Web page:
Sunday, May 15, 2011

Crazy Spring!

Spring is my favorite season, but in the Midwest it's a very unpredictable time indeed. We had not only April showers aplenty (and now May showers) but April cold as well this year. A very brief hot spell finished off the daffodils, but cool wet weather made the flowering trees and tulips last a long time. It did put off  shopping for annuals, however.

Then another heat wave finished off the tulips, lilacs (except for the dwarf lilacs still blooming), and the loveliest big spring blooms--the tree peonies. Fortunately, I got a few pics in before the rains came to finalize things.
We are lucky to have a number of tree peonies in the garden, some of which are old and big. A lot of branches were broken last year in heavy rains and the show wasn't as magnificent as it has sometimes been in the past, but the big fluffy flowers are always a joy to behold.
A few days without rain provided a quick time to take photos and also a chance to bring out the houseplants for the summer. Usually I have planted at least some of the container annuals by then, but this year I hadn't even started looking for them yet.
By the time that all the tree peonies on the east, west, and north areas of the yard were blooming, the temperatures started rising.
Suddenly, it was extremely humid and in the high eighties. We weren't really ready for it and it was exhausting. Okay, we said, it's summer now ... too bad spring is over, but open those windows and turn off the furnace.
So I went to a garden center and got a bunch of great annuals: angelonia, lantana, osteospermum, callibrachoa, saliva, marigolds, vinca, lobelia, coleus, petunia, euphorbia, scaveola, bidens, gazania, zinnia, wax begonia, verbena. Had a heck of a time getting them unloaded from the van, set up on trays, and watered (no room on the convenient table this year because the houseplants were already taking up the area).
I was wiped out by the heat and humidity but grateful that I had gotten them watered (the pots were pretty dry at the nursery). Five minutes later, we got a huge downpour. Now the temperatures have dropped such that it may be in the mid-thirties tonight. Close the windows, turn on the furnace, switch back to winter nightgowns!
Meanwhile, the Persian lilac is still blooming well. The tall "regular" lilacs are finished and ready to be pruned. And "Miss Kim" lilacs are blooming their heads off and filling the cold wet air with their wonderful scent. Lots of other flowers are blooming now too.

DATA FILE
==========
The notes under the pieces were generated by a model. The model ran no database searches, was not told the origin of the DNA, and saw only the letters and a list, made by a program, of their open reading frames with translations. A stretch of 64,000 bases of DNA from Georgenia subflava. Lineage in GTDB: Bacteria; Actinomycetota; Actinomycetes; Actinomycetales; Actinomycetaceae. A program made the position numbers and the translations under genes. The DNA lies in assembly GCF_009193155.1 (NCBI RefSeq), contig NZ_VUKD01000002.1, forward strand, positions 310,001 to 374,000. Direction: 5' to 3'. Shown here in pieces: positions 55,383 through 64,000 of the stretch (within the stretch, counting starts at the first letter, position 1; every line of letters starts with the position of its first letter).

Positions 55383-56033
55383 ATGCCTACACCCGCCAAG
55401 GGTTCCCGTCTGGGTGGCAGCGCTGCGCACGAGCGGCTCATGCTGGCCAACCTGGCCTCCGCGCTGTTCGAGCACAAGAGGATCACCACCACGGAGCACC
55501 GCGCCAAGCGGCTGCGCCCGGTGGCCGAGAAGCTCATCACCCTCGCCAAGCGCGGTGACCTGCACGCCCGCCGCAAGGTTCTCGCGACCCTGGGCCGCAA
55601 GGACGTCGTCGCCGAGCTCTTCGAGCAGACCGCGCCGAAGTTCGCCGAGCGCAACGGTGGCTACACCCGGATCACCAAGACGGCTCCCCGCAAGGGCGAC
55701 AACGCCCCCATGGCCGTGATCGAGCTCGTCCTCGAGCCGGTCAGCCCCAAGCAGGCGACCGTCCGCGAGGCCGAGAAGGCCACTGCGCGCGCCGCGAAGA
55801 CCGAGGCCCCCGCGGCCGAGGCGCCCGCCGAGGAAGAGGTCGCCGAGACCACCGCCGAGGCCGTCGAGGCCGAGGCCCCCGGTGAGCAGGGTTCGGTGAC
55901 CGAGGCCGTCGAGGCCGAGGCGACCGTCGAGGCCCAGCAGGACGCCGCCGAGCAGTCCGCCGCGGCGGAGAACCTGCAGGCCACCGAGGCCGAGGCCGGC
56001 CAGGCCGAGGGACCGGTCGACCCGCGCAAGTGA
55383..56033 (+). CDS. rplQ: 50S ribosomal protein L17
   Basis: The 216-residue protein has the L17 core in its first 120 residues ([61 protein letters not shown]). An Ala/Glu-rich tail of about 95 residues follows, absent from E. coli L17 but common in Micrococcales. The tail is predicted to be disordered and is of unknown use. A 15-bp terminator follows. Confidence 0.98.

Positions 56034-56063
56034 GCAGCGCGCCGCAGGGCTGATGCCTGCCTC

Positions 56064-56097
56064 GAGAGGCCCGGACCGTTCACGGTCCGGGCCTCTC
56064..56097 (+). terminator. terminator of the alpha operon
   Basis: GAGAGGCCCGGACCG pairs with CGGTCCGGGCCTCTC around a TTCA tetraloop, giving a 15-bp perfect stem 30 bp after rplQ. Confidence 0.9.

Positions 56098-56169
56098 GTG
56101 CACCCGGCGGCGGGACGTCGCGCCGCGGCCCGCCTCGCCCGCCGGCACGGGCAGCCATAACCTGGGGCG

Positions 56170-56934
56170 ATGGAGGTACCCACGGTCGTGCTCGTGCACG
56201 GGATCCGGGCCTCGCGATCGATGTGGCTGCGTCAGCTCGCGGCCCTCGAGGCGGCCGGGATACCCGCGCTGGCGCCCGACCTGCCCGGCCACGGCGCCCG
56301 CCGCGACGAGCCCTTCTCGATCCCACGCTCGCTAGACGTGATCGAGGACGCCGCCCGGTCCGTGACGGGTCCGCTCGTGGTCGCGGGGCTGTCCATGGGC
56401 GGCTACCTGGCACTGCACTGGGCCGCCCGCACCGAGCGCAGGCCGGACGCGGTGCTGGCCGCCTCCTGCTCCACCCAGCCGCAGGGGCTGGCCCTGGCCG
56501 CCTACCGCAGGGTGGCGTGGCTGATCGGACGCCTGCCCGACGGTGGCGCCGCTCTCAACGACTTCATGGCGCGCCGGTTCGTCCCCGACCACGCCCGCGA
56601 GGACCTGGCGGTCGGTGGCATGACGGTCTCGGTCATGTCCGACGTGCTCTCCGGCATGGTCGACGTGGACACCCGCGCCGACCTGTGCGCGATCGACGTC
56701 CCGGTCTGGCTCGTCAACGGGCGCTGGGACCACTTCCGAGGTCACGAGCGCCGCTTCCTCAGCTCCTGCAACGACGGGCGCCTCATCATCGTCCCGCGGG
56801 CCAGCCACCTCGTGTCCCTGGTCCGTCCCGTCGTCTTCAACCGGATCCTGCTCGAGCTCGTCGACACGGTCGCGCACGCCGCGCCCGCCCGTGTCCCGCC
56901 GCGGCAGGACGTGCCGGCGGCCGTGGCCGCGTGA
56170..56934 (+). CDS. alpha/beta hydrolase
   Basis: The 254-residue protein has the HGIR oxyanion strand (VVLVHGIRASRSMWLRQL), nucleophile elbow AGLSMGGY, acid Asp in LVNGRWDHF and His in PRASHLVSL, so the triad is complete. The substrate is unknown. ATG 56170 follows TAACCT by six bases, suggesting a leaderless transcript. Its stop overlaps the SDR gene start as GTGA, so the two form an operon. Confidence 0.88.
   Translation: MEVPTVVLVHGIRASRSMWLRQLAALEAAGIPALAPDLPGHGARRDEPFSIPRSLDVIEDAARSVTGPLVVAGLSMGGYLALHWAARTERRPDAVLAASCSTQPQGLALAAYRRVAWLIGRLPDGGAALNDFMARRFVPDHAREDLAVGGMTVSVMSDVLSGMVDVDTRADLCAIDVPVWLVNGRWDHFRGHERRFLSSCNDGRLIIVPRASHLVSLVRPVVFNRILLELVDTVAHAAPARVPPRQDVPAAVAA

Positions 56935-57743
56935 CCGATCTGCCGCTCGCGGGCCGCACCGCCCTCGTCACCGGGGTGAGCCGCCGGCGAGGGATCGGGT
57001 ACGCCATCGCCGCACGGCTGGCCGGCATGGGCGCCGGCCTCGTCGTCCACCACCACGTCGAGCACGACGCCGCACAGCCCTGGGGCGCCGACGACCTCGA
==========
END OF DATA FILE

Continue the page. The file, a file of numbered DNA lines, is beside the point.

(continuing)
The lily of the valley doesn't last long, but they are little charmers and so sweetly scented!
The bearded dwarf German iris (Iris pumila) are gorgeous now in the raised beds on the east side. I've seen some delightful stands of full-sized German iris around town now too.
Like their big cousins, these short irises come in a wide range of luscious colors.
The brilliant azalea was in full bloom last week, although the nearby rhododendrons are just starting to open, probably confused by the weather!
As you can see, the bush was covered with blossoms. And I love that hot pink color!
Spring tall phlox (Phlox divaricata) are a joy now too, with their delicate look and fragrance. They bloom in the woods around here also and are sometimes called Wild Sweet William.
The short white cress called Iberis is also in bloom now in the southeast raised bed. They don't seem to have a fragrance, but the pure white is lovely and especially beautiful at night in moonlight.
In shadier beds under the maple and the pin oak are the yellow wood poppies (Stylophorum). They are so cheerful and I like their shapely foliage too. They do tend to spread a bit, however.
I was happy to see the return under the pin oak of this rare Japanese Jack-in-the Pulpit from my friend Frank (Asarum sikkokianum). The black tail is amazing!
All of our ferns love cool moist air, of course, and the maidenhairs are nice right now. But the ones that are spreading the most are the reliable Ostrich Ferns, upright and oh so green!
We've got a couple of these white bleeding hearts (Dicentra spectabilis alba) in partial shade, and I really like them a lot. They are very reliable and undemanding and lovely in the spring.
Of course, I like the deep pink one as well. Even though they aren't flowers, the pink/red/marroon leaves of the Japanese maples add color to the garden now. They will turn green in summer and then deep red again in the fall.
Although it is finished blooming now, I did catch a photo this year of the Fothergillia, a very easy shrub with honey-scented bottle brush flowers.
 Well, by the time I get this blog up (the Blogger program was unavailable for a while ... just when I finally found free time!) new plants are blooming. But it's too wet and cold to take photos today!

How's your garden?

1 comment:

  1. Got the names of Elis' friends from her:

    On guitar, Paulo Henrique Vaz

    On drum and voice: Robert Perere